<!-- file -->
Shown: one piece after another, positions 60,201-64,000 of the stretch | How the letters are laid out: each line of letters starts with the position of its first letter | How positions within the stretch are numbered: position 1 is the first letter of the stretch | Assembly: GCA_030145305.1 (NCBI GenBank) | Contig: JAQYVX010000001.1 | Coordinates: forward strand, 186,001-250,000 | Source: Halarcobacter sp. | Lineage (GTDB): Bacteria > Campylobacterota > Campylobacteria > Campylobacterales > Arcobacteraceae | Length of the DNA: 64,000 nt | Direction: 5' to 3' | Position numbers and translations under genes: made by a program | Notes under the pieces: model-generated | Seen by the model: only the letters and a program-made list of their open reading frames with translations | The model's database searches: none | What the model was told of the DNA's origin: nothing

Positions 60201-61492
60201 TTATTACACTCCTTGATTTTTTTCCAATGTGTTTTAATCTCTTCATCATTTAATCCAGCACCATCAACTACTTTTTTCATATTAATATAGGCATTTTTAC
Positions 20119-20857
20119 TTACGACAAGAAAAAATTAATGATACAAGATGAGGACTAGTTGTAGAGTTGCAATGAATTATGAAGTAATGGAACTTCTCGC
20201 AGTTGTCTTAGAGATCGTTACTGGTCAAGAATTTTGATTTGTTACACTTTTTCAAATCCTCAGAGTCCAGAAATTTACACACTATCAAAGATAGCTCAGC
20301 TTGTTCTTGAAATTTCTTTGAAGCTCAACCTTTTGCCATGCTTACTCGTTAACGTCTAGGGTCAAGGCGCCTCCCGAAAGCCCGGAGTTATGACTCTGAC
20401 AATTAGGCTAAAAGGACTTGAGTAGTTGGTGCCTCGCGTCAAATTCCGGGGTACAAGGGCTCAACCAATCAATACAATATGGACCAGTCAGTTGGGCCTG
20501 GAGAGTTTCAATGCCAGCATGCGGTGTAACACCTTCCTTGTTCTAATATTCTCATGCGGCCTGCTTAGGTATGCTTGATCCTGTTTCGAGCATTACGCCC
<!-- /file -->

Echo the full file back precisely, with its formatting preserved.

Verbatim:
Shown: one piece after another, positions 60,201-64,000 of the stretch | How the letters are laid out: each line of letters starts with the position of its first letter | How positions within the stretch are numbered: position 1 is the first letter of the stretch | Assembly: GCA_030145305.1 (NCBI GenBank) | Contig: JAQYVX010000001.1 | Coordinates: forward strand, 186,001-250,000 | Source: Halarcobacter sp. | Lineage (GTDB): Bacteria > Campylobacterota > Campylobacteria > Campylobacterales > Arcobacteraceae | Length of the DNA: 64,000 nt | Direction: 5' to 3' | Position numbers and translations under genes: made by a program | Notes under the pieces: model-generated | Seen by the model: only the letters and a program-made list of their open reading frames with translations | The model's database searches: none | What the model was told of the DNA's origin: nothing

Positions 60201-61492
60201 TTATTACACTCCTTGATTTTTTTCCAATGTGTTTTAATCTCTTCATCATTTAATCCAGCACCATCAACTACTTTTTTCATATTAATATAGGCATTTTTAC
Positions 20119-20857
20119 TTACGACAAGAAAAAATTAATGATACAAGATGAGGACTAGTTGTAGAGTTGCAATGAATTATGAAGTAATGGAACTTCTCGC
20201 AGTTGTCTTAGAGATCGTTACTGGTCAAGAATTTTGATTTGTTACACTTTTTCAAATCCTCAGAGTCCAGAAATTTACACACTATCAAAGATAGCTCAGC
20301 TTGTTCTTGAAATTTCTTTGAAGCTCAACCTTTTGCCATGCTTACTCGTTAACGTCTAGGGTCAAGGCGCCTCCCGAAAGCCCGGAGTTATGACTCTGAC
20401 AATTAGGCTAAAAGGACTTGAGTAGTTGGTGCCTCGCGTCAAATTCCGGGGTACAAGGGCTCAACCAATCAATACAATATGGACCAGTCAGTTGGGCCTG
20501 GAGAGTTTCAATGCCAGCATGCGGTGTAACACCTTCCTTGTTCTAATATTCTCATGCGGCCTGCTTAGGTATGCTTGATCCTGTTTCGAGCATTACGCCC